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  Home > Silver Collecting and Stacking >

Oglala Lakota Sioux "Sitting Bull"
Silver Coin
 
Our Price: $25.00

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Product Code: SR_OLSSB_1
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Oglala Lakota Sioux "Sitting Bull" Reproduction Silver Plated Coin - It is now possible for you to pay tribute to this amazing Native American with a stunning reproduction coin struck in incredible Ultra High Relief Details that’s so fantastic you need to see and feel it to believe it! It features a dynamic image of Sitting Bull in full headdress on the Front. The coin’s reverse side is equally impressive showing the great American Bison strolling across the Great Plains in a design reminiscent of America’s classic Buffalo Nickel from a century ago. Issued in a Brilliant Uncirculated Condition (BUC), your coin will arrive in a protective Lucite Acrylic Coin Capsule. If you’re a fan of America’s Wild West or know someone who is, than this is the perfect coin. Secure one today!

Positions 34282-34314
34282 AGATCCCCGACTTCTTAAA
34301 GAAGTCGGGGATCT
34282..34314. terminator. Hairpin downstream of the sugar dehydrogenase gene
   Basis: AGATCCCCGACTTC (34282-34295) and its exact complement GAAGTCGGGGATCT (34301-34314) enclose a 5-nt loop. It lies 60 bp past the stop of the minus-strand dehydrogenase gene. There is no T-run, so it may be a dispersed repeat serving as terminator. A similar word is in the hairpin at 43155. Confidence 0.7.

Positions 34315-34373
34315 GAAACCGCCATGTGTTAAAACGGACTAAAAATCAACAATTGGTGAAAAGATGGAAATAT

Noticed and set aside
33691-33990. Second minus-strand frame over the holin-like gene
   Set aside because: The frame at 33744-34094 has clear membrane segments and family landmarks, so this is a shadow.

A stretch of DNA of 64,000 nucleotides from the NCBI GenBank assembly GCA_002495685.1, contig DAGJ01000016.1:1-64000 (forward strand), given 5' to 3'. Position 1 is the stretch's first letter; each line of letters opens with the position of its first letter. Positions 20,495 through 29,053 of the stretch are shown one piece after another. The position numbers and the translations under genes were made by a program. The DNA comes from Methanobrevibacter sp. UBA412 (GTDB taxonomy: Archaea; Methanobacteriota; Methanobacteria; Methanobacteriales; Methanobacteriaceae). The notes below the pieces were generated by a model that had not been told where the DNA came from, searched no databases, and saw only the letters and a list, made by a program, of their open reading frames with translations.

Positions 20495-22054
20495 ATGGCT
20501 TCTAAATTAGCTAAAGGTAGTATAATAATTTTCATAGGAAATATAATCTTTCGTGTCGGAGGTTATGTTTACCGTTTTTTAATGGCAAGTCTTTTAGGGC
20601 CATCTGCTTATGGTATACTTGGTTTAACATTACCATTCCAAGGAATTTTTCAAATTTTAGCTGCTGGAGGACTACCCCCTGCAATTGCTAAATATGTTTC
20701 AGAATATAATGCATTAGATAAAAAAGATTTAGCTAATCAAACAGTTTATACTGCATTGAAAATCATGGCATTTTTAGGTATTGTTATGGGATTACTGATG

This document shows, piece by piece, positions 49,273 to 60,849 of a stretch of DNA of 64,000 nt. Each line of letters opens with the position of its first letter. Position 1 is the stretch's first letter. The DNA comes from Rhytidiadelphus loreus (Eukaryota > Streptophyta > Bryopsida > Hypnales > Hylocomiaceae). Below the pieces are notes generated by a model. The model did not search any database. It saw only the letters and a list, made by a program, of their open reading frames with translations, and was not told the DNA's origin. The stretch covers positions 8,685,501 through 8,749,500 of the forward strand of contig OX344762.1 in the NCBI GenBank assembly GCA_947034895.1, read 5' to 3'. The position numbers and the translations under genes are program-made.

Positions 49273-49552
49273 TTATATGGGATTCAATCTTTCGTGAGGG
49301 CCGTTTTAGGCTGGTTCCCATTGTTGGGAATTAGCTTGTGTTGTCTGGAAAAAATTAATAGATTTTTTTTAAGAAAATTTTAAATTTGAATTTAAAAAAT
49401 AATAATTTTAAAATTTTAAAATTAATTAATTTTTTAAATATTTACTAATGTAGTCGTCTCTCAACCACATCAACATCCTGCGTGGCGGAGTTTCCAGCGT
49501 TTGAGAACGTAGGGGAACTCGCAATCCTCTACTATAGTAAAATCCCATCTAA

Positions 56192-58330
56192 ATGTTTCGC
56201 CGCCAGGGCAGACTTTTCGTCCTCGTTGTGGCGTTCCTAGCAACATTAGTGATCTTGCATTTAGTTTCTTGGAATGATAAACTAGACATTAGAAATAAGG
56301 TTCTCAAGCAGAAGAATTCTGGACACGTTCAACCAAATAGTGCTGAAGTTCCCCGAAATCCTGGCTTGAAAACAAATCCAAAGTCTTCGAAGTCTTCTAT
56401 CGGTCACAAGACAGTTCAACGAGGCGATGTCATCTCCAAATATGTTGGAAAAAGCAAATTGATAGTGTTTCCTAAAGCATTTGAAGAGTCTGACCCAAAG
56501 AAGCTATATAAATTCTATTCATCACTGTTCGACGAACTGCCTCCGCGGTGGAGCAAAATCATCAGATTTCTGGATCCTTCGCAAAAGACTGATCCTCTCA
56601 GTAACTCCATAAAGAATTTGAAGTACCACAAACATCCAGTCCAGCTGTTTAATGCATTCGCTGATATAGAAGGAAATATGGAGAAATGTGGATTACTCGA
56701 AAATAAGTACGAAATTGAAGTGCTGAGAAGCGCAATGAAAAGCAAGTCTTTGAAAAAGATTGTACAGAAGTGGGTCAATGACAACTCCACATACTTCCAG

Tribute to the Great Sitting Bull - More than 130 years after his death, Sitting Bull (ca. 1831 - 1890) remains as one of the greatest Native Americans who ever lived. A Oglala Lakota Sioux Holy Man from the Hunkpapa Band, Sitting Bull bravely resisted the U.S. Government’s efforts to take over tribal land in the Black Hills in what is now South Dakota. Do to his daunting force of will, a confederation of Lakota, Cheyenne, and Arapaho Indians met and defeated the U.S. Army’s First of the 7th Cavalry led by Lt. Colonel George Armstrong Custer during the battles of the Little Big Horn in Montana in the summer of 1876 during the Great Sioux War. Considered to be the “Hostile Chief” among the Indian Nations, Sitting Bull refused to give in to American Government demands. He was the last of the plains Indians Chiefs to surrender to the authority of the United States Government. With food and resources scarce, Sitting Bull surrendered to the U.S. Army on July 20, 1881 in exchange for amnesty for his people. He was a prisoner of war incarnated at Fort Randall, South Dakota for two years before being relocated to Standing Rock Reservation. Soon the government fearing Sitting Bull would join the Reservation’s Ghost Dance Movement and incite rebellion. Indian Service Agent James McLaughlin at Fort Yates ordered Sitting Bull's arrest. On December 15, 1890, Standing Rock Reservation Indian Police awoke Sitting Bull at 6 A.M. and arrested him. He refused to go quietly and a crowd gathered. During an ensuing struggle Sitting Bull was murdered. He was shot in the head and chest and died instantly by Standing Rock Policemen Lieutenant Bull Head. At age Fifty-One Sitting Bull lay dead. Two weeks after his death, the U.S. Army massacred 150 unarmed Lakota Sioux Women, Children and Elders at Wounded Knee in the final fight between U.S. Government Troops and the Lakota Sioux Nation bring a close to the Great Sioux War.


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